FAQs on Complex Regional Pain Syndrome (CRPS)
Complex regional pain syndrome (CRPS) is a chronic pain condition that is thought to be the result of dysfunction in the peripheral and/or central nervous systems. Also called reflex sympathetic dystrophy (RSD), CRPS has an incidence of 3 per every 10,000 individuals, and affects women three times more than men. The peak incidence is in persons aged 55 to 75 years, but it can occur in younger people, as well as the elderly.
What are the types of CRPS?
There are two types of CRPS: I and II. In CRPS I, the onset of symptoms is triggered by nerve and/or tissue injury. Patients experience drastic color and temperature changes of the skin over the affected body part or extremity. The pain is described as an intense burning with extreme sensitivity and swelling. CRPS II causes the same symptoms, but they are not clearly associated with any type of nerve or tissue injury.
What are the symptoms of CRPS?
The main symptom of CRPS is an intense, continuous pain that is more severe than what is expected of the injury or illness. The pain gets worse over time, instead of improving, and affects only one of the extremities, such as one arm, one hand, one leg, or one foot.
Associated symptoms include increased skin sensitivity, changes in hail and/or hair growth patterns, stiffness and swelling of the affected joints, skin color changes, and warmth or coolness of the affected body part. Many patients have impaired mobility of the affected extremity.
What happens during the course of the disease?
The symptoms of CRPS vary in length and severity. Pain often travels to the opposite extremity, and can spread the entire length of the leg or arm, even when the injury occurred only in the toe or finger. Many experts believe CRPS occurs in 3 stages. These include:
- Stage 1 – Lasts from 1 to 3 months, and is characterized by severe pain, muscle spasms, skin color and temperature changes, and joint stiffness.
- Stage 2 – Lasts from 3 to 6 months and is characterized by worsening pain intensity, decreased hair/nail growth, tissue swelling, joint stiffness, and weakened muscles.
- Stage 3 – After CRPS symptoms are present for 6 to 9 months, the syndrome progresses to the point where the skin, tissue, and bone changes are not reversible. The pain persists and often affects the entire limb. During this stage, there is marked muscle atrophy (wasting), limited mobility of the body part, and muscle/tendon contractions.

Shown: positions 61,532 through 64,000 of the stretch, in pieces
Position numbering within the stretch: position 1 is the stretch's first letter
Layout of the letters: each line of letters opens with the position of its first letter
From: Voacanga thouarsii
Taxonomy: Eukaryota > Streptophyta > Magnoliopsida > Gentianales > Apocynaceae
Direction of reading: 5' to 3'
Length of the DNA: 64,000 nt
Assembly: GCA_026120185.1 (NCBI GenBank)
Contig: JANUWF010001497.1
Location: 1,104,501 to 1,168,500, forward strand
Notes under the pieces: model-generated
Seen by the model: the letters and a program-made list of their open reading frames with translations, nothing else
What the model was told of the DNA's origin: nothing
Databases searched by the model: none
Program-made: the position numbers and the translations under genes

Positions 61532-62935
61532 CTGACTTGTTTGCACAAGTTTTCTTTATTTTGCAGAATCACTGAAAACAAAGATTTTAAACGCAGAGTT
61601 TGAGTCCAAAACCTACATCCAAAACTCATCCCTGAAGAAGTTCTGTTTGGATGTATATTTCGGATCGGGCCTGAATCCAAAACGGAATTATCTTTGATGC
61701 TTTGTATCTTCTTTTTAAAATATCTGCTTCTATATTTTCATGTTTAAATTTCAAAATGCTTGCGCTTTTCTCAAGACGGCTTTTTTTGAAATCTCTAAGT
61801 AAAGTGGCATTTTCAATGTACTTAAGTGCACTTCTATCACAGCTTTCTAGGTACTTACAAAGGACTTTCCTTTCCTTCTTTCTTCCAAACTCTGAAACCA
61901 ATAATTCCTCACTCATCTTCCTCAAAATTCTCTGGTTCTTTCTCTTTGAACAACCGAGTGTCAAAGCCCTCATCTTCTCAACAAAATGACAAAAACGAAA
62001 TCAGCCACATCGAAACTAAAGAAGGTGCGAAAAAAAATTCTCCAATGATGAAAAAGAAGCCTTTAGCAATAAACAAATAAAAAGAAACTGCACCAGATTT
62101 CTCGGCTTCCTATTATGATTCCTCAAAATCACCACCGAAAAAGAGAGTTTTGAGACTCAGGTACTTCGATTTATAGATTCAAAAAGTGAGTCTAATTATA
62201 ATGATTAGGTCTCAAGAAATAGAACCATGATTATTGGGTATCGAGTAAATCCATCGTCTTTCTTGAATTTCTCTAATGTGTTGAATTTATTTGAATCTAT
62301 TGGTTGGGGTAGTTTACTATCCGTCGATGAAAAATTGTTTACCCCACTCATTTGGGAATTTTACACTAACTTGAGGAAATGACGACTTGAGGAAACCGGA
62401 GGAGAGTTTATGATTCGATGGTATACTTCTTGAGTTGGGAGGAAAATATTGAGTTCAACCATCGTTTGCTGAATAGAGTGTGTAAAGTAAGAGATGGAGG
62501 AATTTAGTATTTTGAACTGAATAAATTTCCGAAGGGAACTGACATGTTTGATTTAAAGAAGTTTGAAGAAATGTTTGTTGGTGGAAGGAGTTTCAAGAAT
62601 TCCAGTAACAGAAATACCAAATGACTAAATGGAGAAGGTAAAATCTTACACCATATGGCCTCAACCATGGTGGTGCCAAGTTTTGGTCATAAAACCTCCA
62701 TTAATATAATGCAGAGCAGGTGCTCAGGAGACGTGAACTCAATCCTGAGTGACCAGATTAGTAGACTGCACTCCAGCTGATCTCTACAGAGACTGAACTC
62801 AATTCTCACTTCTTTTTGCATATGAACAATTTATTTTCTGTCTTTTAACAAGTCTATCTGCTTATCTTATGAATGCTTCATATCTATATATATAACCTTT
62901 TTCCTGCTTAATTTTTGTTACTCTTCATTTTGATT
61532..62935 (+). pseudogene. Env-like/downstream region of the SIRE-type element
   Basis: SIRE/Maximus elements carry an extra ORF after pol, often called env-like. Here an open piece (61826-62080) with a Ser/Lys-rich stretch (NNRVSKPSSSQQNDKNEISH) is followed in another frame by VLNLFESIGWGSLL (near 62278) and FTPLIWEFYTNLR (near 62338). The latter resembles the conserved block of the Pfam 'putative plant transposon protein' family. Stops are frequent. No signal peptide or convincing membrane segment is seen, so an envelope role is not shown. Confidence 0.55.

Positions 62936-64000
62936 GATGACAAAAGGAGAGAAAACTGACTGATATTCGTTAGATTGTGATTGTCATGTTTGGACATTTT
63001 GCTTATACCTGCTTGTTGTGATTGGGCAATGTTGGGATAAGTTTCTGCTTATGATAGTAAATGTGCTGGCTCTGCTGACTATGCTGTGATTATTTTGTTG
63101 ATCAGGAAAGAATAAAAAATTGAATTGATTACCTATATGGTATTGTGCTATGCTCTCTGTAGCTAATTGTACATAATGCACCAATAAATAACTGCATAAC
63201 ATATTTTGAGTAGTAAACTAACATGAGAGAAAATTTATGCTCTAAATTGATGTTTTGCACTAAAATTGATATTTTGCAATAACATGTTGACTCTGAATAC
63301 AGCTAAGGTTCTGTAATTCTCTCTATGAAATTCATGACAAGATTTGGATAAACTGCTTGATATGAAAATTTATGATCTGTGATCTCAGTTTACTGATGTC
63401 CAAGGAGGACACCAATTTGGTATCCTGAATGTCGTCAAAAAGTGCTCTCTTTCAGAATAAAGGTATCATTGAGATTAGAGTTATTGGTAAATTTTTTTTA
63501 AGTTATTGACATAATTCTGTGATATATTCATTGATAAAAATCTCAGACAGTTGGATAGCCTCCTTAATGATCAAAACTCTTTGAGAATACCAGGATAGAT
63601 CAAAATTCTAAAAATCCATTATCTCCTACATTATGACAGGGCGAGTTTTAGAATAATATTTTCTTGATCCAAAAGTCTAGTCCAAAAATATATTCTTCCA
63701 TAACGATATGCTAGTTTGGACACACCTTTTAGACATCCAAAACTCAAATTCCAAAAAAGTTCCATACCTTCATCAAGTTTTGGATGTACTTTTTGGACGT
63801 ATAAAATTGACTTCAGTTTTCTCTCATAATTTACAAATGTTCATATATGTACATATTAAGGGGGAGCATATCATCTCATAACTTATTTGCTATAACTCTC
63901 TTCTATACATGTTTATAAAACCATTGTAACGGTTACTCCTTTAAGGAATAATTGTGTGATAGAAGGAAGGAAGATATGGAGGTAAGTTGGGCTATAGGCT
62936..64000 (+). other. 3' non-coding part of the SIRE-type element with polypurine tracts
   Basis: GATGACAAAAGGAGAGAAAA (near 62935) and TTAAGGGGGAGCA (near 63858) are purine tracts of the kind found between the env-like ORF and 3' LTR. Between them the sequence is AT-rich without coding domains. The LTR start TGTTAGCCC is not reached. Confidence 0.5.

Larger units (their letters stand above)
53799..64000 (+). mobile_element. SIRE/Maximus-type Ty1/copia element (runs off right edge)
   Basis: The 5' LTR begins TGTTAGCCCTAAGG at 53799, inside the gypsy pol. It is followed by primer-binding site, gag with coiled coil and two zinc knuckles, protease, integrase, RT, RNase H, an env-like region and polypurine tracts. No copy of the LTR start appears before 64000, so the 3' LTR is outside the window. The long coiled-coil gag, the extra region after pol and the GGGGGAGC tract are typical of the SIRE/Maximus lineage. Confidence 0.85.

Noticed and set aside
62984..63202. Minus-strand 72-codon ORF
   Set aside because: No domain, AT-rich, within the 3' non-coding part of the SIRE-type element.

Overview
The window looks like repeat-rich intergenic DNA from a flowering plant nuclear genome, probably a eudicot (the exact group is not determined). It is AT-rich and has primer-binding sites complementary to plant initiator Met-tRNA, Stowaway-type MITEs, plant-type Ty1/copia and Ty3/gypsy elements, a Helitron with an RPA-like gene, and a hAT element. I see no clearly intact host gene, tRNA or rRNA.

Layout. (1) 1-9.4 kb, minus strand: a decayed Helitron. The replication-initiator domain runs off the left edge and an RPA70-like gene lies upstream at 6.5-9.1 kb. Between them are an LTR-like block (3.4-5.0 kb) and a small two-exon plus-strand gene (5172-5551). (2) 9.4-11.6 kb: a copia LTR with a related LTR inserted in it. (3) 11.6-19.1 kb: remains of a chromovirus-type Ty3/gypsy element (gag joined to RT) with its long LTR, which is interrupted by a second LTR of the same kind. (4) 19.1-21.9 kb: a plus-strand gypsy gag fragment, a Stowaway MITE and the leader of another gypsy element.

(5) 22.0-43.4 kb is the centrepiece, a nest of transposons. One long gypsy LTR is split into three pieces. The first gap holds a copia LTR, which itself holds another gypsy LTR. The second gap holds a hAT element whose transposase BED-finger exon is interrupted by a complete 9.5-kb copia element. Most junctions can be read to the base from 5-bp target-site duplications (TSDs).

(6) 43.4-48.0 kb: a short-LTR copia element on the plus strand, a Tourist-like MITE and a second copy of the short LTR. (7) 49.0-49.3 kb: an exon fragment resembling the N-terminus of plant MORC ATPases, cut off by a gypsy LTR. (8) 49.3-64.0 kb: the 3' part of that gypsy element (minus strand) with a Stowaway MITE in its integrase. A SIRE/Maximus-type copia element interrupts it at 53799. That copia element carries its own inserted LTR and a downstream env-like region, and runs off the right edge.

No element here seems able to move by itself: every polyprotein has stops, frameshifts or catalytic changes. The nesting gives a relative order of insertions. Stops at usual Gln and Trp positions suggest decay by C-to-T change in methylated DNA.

What causes complex regional pain syndrome?
The exact cause of CRPS is not known, but experts believe the sympathetic nervous system plays a key role in sustaining the pain. One recent theory suggests that the pain receptors of the arm/leg become responsive to nervous system messengers called catecholamines.
These messengers can activate pain pathways long after the initial tissue or nerve injury. Another respected theory is that CRPS is the result of the immune system response, which leads to all the inflammatory symptoms associated with the disease.
How do doctors treat CRPS?
There is no known cure for CRPS, but some patients do improve with time. Treatment focuses on relieving pain and associated symptoms. Options include:
- Stellate ganglion block – To provide pain relief to the region supplied by a group of nerves, the injections are performed under x-ray guidance (fluoroscopy). For CRPS of the arms or hands, the doctor injects a long-acting anesthetic in the front of the neck into the area near the sympathetic chain. After the block, there may be temporary numbness, warmth, and/or weakness of the extremity for a few hours. In a recent clinical study of this block, 76% of patients reported improvement in pain, with 40% having complete symptom relief.
- Surgical sympathectomy – In this procedure, the doctor destroys the nerves that supply the extremity by using coagulation or a destructive agent, such as phenol or absolute alcohol. This procedure is reserved for patients who do not respond to a sympathetic or stellate ganglion nerve block. In studies of patients with CRPS who had this procedure, most reported more than 50% pain reduction with a notable decrease in pain scores. Around 77% of study participants reported willingness to have the procedure again.
- Intrathecal drug pump – The doctor implants a small device near the spine to deliver strong pain medicine into the spinal fluid. With this route bypassing the gastrointestinal tract, the patient does not have unpleasant side effects associated with oral pain medicine administration.
- Spinal cord stimulation – To stimulate the spinal cord, the doctor implants a small device near the spinal cord. The unit delivers small bursts of electric current to the spine. In a recent clinical study of 84 patients over 12 years, 41% had more than 30% pain relief, and at follow-up years later, 63% of the implant patients still used the device.